The peptide, Pep24, was selected from a peptide library in a dominant effector genetics approach for its ability to represses host pathways that are important for HIV-1 replication in T cells. Pep24 was used as ‘bait’ to identify the host factor JAB1 as an important component that regulates HIV-1 replication in T cells. JAB1 (also known as CSN5) is involved in the activation of c-Jun, a component of the AP-1 heterodimeric transcription factor 
. Pep24 inhibited relocalization of JAB1 post-LFA-1 engagement, downstream signaling pathways, and, therefore, HIV-1 replication (). As JAB1 enhanced HIV-1 replication only in PHA-activated primary CD4+
T cells, JAB1 is a mediator of HIV-1 replication only after appropriate signaling primes its activity.
Proposed model for the inhibition of signalling pathway by Pep24.
JAB1 interacts with the β subunit of the cytoplasmic domain of the integrin, LFA-1, and contributes to integrin-mediated signal transduction 
. The interaction of LFA-1 with ICAM-1, ICAM-2, or ICAM-3 is critical for formation of the immunological synapse during full T cell activation 
. The kinetics of induction of LFA-1 are complex. In resting T cells, a low affinity form of LFA-1 is present at the cell surface. The interaction of specific antigen and TCR induces intracellular signals to convert LFA-1 to a high-affinity state 
that, in concert with engagement of ICAM ligands, can transduce signals that allow for JAB1 release. After appropriate engagement, JAB1 redistributes to the cytoplasm and nucleus where it can activate AP-1 transcriptional activity required for T cell activation 
. Interestingly LFA-1 was previously implicated as a promoter of HIV-1 transmission during virus entry and replication 
A mutant of LFA-1 that cannot bind with high affinity to ICAM-1 fails to promote HIV-1 replication in spite of the fact that this mutant LFA-1 promoted virus entry into cells 
, suggesting that an LFA-1 mediated signal is required to promote a replicative environment for HIV-1 in T cells. It has also been reported that HIV-1 infected, Nef-expressing macrophages shed soluble CD23 and soluble ICAM that are HIV-1 replication permissivity factors for primary resting T cells 
. This supports our finding that the ICAM/LFA-1 interaction and the ensuing activation of the JAB1 signaling pathway are critical for HIV-1 replication in T cells. Taken together, current data suggest that the formation of the APC::T cell junction, LFA-1 engagement, and subsequent signaling that releases JAB1 and activates the transcriptional regulators AP1 and NFAT (initial immutable events during T cell activation) leads to a molecular outcome that facilitates HIV-1 replication.
JAB1 is thought to interact with many proteins such as p27kip1
, macrophage migration inhibitory factor 1 (MIF1), c-Jun, LFA-1, Bcl-3, and steroid receptor co-activator (SRC-1)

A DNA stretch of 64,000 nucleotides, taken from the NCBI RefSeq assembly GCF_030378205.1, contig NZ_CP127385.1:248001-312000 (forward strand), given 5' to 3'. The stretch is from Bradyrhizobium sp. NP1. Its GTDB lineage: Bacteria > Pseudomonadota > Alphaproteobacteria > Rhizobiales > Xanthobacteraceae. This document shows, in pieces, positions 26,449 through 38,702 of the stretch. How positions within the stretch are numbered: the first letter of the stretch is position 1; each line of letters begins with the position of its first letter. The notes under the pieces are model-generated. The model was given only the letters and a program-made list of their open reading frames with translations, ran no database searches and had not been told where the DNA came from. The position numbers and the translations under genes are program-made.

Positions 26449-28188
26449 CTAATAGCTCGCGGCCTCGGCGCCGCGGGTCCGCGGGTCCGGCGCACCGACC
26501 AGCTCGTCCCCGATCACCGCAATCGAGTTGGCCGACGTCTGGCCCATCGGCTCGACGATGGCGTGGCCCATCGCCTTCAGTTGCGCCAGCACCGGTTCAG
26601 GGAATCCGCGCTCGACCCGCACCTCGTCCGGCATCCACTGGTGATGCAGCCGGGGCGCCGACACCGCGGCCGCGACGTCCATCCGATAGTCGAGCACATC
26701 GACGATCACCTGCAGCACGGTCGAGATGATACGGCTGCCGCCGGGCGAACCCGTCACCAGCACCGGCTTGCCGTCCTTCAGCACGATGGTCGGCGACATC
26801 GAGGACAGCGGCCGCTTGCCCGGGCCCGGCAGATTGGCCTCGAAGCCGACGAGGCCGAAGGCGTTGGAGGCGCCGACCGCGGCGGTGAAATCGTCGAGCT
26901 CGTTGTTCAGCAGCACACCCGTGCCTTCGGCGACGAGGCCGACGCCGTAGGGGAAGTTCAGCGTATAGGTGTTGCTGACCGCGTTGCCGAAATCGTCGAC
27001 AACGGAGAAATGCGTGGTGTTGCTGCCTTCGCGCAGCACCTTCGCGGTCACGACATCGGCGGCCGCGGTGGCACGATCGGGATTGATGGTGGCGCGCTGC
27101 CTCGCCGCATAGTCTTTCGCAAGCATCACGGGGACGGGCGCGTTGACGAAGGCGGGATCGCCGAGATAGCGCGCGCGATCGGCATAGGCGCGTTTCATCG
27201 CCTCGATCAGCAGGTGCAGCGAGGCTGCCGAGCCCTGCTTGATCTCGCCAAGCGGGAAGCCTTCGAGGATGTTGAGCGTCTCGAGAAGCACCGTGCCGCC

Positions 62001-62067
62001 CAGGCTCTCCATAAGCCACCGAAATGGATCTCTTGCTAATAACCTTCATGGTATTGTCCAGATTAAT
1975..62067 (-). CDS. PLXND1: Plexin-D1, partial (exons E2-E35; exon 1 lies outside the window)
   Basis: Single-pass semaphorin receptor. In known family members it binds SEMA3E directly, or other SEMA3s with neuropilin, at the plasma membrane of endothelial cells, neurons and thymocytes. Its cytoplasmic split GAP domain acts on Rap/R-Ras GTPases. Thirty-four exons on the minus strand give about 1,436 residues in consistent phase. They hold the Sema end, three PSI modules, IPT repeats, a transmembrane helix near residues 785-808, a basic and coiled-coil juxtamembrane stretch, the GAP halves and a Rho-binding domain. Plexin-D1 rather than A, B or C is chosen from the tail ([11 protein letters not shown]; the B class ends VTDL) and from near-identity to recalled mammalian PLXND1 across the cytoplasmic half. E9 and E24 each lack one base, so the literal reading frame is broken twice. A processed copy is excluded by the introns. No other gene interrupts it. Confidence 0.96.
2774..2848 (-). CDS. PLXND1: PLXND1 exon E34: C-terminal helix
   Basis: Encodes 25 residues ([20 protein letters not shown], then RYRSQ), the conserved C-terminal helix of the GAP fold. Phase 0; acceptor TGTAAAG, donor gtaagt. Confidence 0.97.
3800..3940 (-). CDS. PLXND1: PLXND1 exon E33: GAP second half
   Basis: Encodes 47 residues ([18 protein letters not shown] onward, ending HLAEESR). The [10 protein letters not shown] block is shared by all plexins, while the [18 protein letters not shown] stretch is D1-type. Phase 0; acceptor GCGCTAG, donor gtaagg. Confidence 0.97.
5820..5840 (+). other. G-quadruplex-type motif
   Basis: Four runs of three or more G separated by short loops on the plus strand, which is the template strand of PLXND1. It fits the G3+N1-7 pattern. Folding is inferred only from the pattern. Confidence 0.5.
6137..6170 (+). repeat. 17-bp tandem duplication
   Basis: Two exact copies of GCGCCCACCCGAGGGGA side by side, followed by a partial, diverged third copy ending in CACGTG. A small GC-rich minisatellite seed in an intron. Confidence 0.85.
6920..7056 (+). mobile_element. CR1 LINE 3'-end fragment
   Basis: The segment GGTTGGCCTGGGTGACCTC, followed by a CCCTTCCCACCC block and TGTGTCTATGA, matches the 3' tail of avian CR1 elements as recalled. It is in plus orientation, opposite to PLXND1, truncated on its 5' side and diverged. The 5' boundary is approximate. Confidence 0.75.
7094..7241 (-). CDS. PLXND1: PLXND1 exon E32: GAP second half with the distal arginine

. The functions of JAB1 in these interactions are not well understood. JAB1/CSN5 has been shown to contain a JAMM domain and support an isopeptidase in the COP9 signalosome in the removal of the ubiquitin-like Nedd8 from the Cul1 subunit of SCF ubiquitin ligase 
. It is known that JAB1 engagement of p27kip1
allows a cell to proceed through the G1 phase of the cell cycle 
. Based on these results, we hypothesized that the binding to JAB1 by Pep24 led to a blockade of JAB1 function. If the interaction of JAB1 and Pep24 prevents the binding to p27kip1
by JAB1 there should be cell cycle arrest. However, this was not observed in Pep24-expressing T cell (data not shown). This suggests that Pep24 binds to a region of JAB1 that effects regulation of c-Jun but not p27kip1
. It is also possible that the peptide binds to a region of JAB1 that must be post-translationally modified to allow its release from LFA-1. If so, the Pep24-JAB1 interaction site could be a locus for design of small molecule regulators of specific T cell functions, including those that either distinctly, or spatially, inhibit this aspect of T cell activation, to block HIV-1 replication. Importantly, JAB1 has not previously been identified as a potential drug target. As the JNK inhibitor SP600125 
blocked HIV-1 replication in a dose-dependent manner, specific MAP kinase-related events downstream of JAB1 facilitate HIV-1 replication.
In this study, intracellular peptide display technology was used to identify host factors critical to HIV-1 replication pathways. Host factors defined in this manner are candidates for drug development. Inhibitors that block virus access to necessary host factors may be less likely to result in drug resistance than drugs targeting viral proteins. This dominant effector screening approach might also be applied as an adjunct to classical analysis of signaling systems to provide a series of inhibitors that define complementation groups. A unique involvement of LFA-1 signaling via JAB1 that is involved in T cell activation and enables HIV-1 replication in cells was demonstrated. The intriguing role of JAB1 in early T cell activation events that drive HIV-1 replication underscores a need for new tools for identification of early and late host processes required for pathogen parasitism.